I used to have a non-fluffy tabby cat — just your typical barn cat type — who shed more than any two cats I’ve ever known. We didn’t have dust bunnies; we had dust lions. When he was doing his spring and fall sheds, you could comb enough fur off him to knit a kitten. We used to joke that his entire body was a factory for converting food to cat hair. I do not know how that cat was not bald! You didn’t have to worry about mistaking his loose fur for an insect. A mouse, possibly.

        I now have a Bengal, who doesn’t shed much, and a calico DSH, who sheds more from her white areas than her black and yellow patches. Yes, I’ve brushed them individually and compared. But the two of them together don’t come close to Newton and his amazing fur production system.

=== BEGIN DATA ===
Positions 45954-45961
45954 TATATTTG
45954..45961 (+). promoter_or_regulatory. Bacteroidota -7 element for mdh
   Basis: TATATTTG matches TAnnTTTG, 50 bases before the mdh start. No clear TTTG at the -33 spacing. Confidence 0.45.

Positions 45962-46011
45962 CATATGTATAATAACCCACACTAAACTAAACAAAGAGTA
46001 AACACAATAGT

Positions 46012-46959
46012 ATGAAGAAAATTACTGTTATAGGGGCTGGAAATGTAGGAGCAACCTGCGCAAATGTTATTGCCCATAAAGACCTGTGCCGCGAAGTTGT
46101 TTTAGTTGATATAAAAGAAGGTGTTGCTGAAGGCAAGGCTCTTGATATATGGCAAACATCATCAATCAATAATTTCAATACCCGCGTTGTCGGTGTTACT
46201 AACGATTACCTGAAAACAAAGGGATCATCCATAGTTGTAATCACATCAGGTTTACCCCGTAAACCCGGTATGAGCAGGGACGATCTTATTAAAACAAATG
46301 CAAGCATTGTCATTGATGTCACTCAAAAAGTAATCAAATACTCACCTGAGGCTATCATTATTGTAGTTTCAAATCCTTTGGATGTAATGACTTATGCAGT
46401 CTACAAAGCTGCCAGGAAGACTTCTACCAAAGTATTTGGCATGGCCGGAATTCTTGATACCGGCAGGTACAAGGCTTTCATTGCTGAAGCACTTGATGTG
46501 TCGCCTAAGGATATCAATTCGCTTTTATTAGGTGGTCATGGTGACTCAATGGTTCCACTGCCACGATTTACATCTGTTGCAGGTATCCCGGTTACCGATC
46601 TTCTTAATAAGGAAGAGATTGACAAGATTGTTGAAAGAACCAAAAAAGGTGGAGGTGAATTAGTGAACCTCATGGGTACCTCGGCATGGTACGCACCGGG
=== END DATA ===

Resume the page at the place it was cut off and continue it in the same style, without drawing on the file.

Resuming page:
10. Clorinda*

    Anyone googling my daughter will find an image of her great-great-grandmother’s gravestone, for now. It’s oddly appropriate, considering the daughter is developing into an artist with gothic leanings, but I look forward to seeing some of her own art on the internet someday when I look up old-fashioned first name plus unusual last name.
    Anyone looking me up will find a writer with a bizarrely inconsistent output, but that’s because there are only two people in the world with my name–that would be me and my stepmother–and we write in completely non-overlapping areas.

  11. Mockingjay*

    OP2: since this is a reprinted letter and time has gone by, I’m going to bend the rules a bit and speculate. Monies for federal programs are usually not meant for the top tier. I wonder if the situation involved misappropriation of funds.